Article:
By way of introduction, let me affirm that of course Liu Xiaobo should not be in prison for peacefully publishing his opinions on China’s system of government. He has a long history of conducting a non-violent personal fight against the Party leadership, the last time I met him was on Tiananmen. He has also guest-lectured here in Aarhus
That said, my immediate reaction to the news of the Nobel Committee’s decision was that it was a wrong one. Not because it is at odds with the intentions of Alfred Nobel, which aimed at supporting peace among nations. Nor because its effects have been the opposite of this, namely “erecting walls among nations” in the words of one Chinese editorial. Not even because it continues the odd trend of last year’s award, of giving it based on the hope that the recipient will make some kind of difference in the future.
The main problems with the award are three.
First of all, Liu is an elite phenomenon, fairly unknown in China, so outspoken that he has made many enemies, and with neither the will nor the ability to lead the work of improving rights conditions at the popular level. He is personally very courageous, runs close to the brink, but knows exactly the risks he takes. The problem is that he runs alone, a vanguard with no connection to the main group of average Chinese. That also makes it easy to incarcerate him.
Secondly, as a lecturer in literature, whose formative years were in the 1980’s -when the West was still the Best in China – he has chosen to advocate a Western style multi-party system for China today. This has no doubt increased the interest of the Committee, and the sympathy for his intentions in the West. But it has had exactly the opposite effect in China, where he is easily associated with ‘outside powers’ , and can be tarred with a brush as old as the Opium Wars. This task is made easier by the fact that he has received quite a lot of money from the United States. His efforts to transplant an ‘alien’ system are also regarded with some disdain by those social scientists and think tanks in China working to develop ideas and plans which are tailored to Chinese reality, and hopefully in the progress towards democracy will take account of the deficiencies of our systems, particularly the trends towards plutocracy, the rule of money. Charter 08 does not connect much with China’s present problems, has not offered a realistic cure for the everyday rights problems of ordinary Chinese. And it has predictably increased repression of critics of the system.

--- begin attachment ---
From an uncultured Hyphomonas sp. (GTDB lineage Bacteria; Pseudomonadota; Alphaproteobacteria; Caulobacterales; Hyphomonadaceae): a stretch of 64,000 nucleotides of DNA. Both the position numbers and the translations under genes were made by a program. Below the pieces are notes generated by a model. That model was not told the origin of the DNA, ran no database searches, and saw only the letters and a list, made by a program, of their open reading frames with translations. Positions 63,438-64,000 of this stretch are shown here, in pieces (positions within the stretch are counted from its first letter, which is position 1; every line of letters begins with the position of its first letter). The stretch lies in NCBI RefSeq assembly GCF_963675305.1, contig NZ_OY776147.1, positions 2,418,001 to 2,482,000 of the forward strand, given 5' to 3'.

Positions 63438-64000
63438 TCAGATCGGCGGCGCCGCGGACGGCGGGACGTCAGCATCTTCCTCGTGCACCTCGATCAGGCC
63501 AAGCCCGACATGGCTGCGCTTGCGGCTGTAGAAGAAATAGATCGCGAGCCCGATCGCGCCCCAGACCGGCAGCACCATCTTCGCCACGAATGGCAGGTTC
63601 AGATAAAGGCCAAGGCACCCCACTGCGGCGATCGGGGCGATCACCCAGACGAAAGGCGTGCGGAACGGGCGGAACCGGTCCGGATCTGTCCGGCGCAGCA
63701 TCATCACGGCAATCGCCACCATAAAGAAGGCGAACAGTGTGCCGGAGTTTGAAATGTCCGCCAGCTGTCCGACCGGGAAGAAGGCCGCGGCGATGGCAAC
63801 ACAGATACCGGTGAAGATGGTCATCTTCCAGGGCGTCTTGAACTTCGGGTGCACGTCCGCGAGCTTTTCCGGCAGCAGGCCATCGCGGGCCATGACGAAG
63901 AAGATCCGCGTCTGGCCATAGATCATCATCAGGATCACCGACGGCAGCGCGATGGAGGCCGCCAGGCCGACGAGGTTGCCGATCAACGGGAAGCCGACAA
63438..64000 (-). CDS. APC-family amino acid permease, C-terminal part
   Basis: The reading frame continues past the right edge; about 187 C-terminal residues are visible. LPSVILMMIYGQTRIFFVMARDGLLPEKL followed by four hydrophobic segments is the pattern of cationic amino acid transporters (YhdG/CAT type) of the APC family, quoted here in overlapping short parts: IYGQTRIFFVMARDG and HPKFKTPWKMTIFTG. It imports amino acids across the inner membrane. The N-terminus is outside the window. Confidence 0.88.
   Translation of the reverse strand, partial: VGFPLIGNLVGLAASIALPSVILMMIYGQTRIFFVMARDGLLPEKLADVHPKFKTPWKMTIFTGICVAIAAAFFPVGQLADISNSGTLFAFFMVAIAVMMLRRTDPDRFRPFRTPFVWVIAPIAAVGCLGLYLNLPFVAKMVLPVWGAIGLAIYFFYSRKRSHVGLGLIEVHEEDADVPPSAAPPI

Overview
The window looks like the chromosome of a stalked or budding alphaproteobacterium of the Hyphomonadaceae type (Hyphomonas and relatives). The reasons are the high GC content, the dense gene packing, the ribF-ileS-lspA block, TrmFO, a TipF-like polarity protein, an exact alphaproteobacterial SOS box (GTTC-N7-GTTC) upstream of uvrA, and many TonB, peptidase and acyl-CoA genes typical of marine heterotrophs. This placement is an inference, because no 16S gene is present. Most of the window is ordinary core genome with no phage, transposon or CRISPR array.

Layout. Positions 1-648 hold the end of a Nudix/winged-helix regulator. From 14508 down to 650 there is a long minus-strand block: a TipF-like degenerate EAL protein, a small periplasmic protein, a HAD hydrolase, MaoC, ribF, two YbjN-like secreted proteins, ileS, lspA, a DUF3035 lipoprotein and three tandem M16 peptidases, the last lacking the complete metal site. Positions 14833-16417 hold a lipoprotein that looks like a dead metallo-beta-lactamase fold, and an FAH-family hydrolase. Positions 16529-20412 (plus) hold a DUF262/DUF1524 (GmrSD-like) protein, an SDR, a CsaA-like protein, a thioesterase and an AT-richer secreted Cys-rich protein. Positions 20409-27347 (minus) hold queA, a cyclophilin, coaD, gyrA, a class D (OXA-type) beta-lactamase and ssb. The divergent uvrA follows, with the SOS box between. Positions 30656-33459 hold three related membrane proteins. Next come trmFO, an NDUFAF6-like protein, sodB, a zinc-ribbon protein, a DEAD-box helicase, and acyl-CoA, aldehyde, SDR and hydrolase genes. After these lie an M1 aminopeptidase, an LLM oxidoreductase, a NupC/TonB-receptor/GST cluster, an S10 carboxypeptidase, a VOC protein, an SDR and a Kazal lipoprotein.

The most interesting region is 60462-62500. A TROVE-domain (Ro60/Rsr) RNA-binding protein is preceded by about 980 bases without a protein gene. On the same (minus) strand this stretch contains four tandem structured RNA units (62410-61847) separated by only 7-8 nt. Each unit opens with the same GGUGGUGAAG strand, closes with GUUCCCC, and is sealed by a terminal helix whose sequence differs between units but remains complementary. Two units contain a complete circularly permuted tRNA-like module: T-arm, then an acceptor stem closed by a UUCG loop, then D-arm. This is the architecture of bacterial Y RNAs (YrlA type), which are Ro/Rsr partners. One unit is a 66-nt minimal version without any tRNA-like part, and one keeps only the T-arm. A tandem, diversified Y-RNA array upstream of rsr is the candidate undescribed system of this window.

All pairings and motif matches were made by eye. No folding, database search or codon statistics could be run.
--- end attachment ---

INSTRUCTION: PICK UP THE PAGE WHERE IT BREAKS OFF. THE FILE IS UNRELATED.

Thirdly, there is quite a lot of bitterness in China at continually being lectured to and regarded as somehow morally inferior. One Chinese friend joked that China ought to have the Nobel Prize in Economics for bringing 400 million people out of poverty in the space of 20 years. Perhaps professor of economics Zhu Rongji could fetch it. The Committee does briefly credit this, but the main effect of the prize this year is to say: ‘We still hold a monopoly on civilization and progress, we know what is good for you’. Over the last 4-5 years the Chinese have reached a point where they are fed up with this preaching, particularly from representatives of a West struggling with its own severe problems. After that point it has the opposite effect, of strengthening support for the regime, of increasing nationalism and the distance between them and us which comes with being treated as an inferior.
What could the Committee have done, if they wanted to draw attention to China’s undoubted human rights problems (even though Alfred Nobel did not care a hoot about human rights)? Instead of promoting Liu’s “one-size-fits-all” solution, they could have looked into the many organizations and NGO’s which work using the system and its legislation against the system. Some are documented in the recent book by Gert Holmgaard Nielsen: “Balancegang”. Whether protecting workers, AIDS victims, victims of one-child-policy abuses, peasants cheated out of their land, etc etc, they are producing results, they need the money and publicity, and an award to one of them would not be as divisive, nor would it be seen by the leadership as support for owerthrowing the regime. It would also be a way of giving the prize which harked back to the award to Martti Ahtisaari three years ago: given for decades of hard work, a proven record, and results that have made a difference. The future task for the Nobel Committee is to reestablish its credibility and influence among particularly developing countries.
Clemens Stubbe Østergaard,
Department of Political Science,
University of Aarhus